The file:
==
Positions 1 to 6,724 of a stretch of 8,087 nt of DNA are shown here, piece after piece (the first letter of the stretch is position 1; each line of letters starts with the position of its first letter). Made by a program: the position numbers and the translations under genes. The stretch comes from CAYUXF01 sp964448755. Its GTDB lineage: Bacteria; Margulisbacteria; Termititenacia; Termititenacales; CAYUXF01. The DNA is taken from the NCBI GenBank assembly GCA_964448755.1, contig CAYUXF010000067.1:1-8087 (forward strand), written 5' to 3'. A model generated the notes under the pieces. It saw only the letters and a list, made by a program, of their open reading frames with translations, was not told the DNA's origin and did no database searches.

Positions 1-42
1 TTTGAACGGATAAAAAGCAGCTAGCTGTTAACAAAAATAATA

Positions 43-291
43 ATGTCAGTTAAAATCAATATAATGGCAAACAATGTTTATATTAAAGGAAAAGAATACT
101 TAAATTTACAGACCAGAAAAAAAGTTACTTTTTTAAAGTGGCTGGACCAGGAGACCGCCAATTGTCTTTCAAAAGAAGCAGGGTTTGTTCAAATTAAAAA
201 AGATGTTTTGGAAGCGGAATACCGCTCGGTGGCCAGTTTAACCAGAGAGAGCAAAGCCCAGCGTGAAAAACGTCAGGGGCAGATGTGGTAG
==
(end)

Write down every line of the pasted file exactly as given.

Positions 1 to 6,724 of a stretch of 8,087 nt of DNA are shown here, piece after piece (the first letter of the stretch is position 1; each line of letters starts with the position of its first letter). Made by a program: the position numbers and the translations under genes. The stretch comes from CAYUXF01 sp964448755. Its GTDB lineage: Bacteria; Margulisbacteria; Termititenacia; Termititenacales; CAYUXF01. The DNA is taken from the NCBI GenBank assembly GCA_964448755.1, contig CAYUXF010000067.1:1-8087 (forward strand), written 5' to 3'. A model generated the notes under the pieces. It saw only the letters and a list, made by a program, of their open reading frames with translations, was not told the DNA's origin and did no database searches.

Positions 1-42
1 TTTGAACGGATAAAAAGCAGCTAGCTGTTAACAAAAATAATA

Positions 43-291
43 ATGTCAGTTAAAATCAATATAATGGCAAACAATGTTTATATTAAAGGAAAAGAATACT
101 TAAATTTACAGACCAGAAAAAAAGTTACTTTTTTAAAGTGGCTGGACCAGGAGACCGCCAATTGTCTTTCAAAAGAAGCAGGGTTTGTTCAAATTAAAAA
201 AGATGTTTTGGAAGCGGAATACCGCTCGGTGGCCAGTTTAACCAGAGAGAGCAAAGCCCAGCGTGAAAAACGTCAGGGGCAGATGTGGTAG